I started blogging a decade ago. I didn't feel like the world owed me anything (and it didn't). So, when I released a book, I wasn't shocked when it wasn't a huge success numerically. Over time, it became an audience (I'm still not comfortable with that word).
Eventually, people bought Pencil Me In, paying five dollars for pretty much the same content that was in the Adventures in Pencil Integration blog. Over time, I was asked to write a column. Next thing I knew, people wanted me to give keynotes. I kept thinking that it was going to crash, that it was a five minutes of fame kind of deal.
It was a slow journey, with the vast majority fitting into the following criteria:
- Writing the kind of stuff I would want to read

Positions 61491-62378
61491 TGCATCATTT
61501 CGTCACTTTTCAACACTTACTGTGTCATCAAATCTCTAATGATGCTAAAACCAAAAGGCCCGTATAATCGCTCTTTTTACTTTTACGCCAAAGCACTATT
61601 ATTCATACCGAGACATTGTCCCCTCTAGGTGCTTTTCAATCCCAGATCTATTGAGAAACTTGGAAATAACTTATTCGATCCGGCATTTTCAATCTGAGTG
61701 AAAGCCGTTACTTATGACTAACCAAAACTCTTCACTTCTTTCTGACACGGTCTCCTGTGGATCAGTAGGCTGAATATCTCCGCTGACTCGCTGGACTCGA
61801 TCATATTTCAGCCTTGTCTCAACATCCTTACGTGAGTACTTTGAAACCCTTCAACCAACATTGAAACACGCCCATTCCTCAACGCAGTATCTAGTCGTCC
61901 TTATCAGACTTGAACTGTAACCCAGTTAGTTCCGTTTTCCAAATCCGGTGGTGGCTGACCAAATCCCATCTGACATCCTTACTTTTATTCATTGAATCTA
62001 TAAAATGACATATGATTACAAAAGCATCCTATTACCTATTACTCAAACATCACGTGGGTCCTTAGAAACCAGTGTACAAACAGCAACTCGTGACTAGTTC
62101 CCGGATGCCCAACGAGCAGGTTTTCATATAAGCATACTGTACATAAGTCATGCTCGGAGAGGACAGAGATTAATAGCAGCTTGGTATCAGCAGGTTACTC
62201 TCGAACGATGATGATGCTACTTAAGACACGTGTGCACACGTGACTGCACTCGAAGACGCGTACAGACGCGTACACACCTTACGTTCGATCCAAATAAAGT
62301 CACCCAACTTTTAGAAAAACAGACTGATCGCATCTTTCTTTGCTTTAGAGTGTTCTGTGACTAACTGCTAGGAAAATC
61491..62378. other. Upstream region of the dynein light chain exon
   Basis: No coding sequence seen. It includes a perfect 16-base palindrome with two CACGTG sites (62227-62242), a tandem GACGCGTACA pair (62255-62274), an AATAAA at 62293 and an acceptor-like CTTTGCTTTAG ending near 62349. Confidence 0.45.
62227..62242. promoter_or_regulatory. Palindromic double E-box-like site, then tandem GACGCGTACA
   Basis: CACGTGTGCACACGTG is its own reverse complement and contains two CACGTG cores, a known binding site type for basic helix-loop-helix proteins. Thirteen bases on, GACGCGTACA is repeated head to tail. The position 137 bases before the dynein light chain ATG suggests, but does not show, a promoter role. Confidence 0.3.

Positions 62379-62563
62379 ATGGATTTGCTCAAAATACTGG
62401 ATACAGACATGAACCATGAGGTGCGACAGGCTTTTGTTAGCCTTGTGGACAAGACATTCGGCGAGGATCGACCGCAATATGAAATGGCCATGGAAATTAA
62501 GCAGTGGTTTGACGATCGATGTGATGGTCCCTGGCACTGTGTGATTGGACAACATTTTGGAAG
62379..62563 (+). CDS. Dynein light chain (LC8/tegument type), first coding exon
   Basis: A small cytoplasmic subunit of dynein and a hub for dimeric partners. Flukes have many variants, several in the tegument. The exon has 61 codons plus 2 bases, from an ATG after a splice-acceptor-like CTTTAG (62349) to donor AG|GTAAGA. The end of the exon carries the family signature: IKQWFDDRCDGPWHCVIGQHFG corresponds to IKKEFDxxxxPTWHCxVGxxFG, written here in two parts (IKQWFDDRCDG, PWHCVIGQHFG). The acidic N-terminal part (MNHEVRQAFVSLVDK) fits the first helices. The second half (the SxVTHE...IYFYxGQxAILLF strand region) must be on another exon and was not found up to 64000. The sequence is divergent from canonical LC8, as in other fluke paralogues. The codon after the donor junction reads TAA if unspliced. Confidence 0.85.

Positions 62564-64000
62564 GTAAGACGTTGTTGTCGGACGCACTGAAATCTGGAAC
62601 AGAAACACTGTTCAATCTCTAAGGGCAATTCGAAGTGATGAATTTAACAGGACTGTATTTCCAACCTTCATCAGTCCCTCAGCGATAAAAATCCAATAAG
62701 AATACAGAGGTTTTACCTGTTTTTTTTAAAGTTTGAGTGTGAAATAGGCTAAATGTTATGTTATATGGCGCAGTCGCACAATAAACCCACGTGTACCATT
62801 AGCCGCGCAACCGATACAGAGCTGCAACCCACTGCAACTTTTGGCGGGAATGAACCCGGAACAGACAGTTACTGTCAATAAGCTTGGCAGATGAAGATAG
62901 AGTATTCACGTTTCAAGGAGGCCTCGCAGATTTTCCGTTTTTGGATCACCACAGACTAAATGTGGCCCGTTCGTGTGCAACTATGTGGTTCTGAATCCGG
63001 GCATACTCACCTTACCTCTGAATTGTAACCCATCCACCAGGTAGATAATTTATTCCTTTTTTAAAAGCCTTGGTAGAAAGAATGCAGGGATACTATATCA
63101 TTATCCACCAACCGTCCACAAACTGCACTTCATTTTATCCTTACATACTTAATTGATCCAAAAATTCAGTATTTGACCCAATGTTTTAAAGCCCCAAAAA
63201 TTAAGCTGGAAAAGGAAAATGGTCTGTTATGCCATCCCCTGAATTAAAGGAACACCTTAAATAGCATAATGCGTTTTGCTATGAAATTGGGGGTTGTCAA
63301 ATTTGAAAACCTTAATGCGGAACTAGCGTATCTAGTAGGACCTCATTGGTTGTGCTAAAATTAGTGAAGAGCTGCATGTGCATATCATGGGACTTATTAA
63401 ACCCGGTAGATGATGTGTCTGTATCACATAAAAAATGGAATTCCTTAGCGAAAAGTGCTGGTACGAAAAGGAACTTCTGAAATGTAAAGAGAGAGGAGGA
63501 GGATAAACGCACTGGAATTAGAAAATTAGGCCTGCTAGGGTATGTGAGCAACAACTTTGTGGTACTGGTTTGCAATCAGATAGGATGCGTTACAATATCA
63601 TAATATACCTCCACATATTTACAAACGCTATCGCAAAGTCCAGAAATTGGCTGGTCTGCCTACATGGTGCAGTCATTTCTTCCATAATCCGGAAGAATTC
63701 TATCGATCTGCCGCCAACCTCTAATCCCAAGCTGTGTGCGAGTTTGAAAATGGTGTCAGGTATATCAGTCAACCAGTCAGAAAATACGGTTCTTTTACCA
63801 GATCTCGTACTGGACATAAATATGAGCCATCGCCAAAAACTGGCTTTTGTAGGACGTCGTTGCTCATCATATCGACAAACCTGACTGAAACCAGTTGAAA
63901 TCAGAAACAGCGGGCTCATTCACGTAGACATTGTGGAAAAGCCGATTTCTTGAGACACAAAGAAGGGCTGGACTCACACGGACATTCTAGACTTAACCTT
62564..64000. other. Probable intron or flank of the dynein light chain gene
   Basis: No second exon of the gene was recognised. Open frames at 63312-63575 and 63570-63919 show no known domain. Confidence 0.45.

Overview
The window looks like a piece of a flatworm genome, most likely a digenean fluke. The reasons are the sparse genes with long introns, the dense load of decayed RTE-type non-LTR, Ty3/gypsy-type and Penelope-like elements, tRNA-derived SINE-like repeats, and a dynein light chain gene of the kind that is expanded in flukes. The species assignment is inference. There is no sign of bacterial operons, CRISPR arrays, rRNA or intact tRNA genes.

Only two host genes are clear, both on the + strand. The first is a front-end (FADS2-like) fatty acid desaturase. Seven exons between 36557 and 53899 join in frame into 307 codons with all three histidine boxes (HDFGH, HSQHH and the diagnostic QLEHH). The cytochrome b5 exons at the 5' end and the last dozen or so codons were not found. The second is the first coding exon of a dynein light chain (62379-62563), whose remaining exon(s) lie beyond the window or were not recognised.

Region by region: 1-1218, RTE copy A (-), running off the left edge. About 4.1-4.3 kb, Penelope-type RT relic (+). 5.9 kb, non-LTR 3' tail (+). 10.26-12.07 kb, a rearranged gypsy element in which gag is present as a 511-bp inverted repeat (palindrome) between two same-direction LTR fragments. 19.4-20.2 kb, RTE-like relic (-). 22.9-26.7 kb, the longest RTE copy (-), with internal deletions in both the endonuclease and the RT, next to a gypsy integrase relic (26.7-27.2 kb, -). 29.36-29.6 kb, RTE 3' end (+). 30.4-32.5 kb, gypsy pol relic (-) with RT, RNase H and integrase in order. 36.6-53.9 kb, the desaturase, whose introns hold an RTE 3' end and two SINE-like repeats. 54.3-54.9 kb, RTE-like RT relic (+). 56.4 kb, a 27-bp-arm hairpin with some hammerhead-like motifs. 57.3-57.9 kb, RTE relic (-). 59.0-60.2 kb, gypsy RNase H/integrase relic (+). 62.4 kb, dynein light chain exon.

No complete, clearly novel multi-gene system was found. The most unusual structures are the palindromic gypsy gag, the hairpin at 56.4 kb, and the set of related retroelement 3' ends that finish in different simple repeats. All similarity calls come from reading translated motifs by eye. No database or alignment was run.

- Engaging with people when they left comments (or through social media)
- Putting a lot of stuff out there for free
- Experimenting with video, sketches, etc.
In other words, the best marketing strategy I've seen (in terms of sustainability) is to make stuff. Lots of stuff. The best stuff you can make. The kind of stuff that you would enjoy. Then give it away. Eventually, unexpectedly, people will want to pay for the stuff you've been giving away.
I could be wrong. There might be better marketing strategies out there. There are certainly faster ways. However, I've seen that the best way to build an audience is not by charging admission or begging for stuff, but by inviting them in and sharing your work.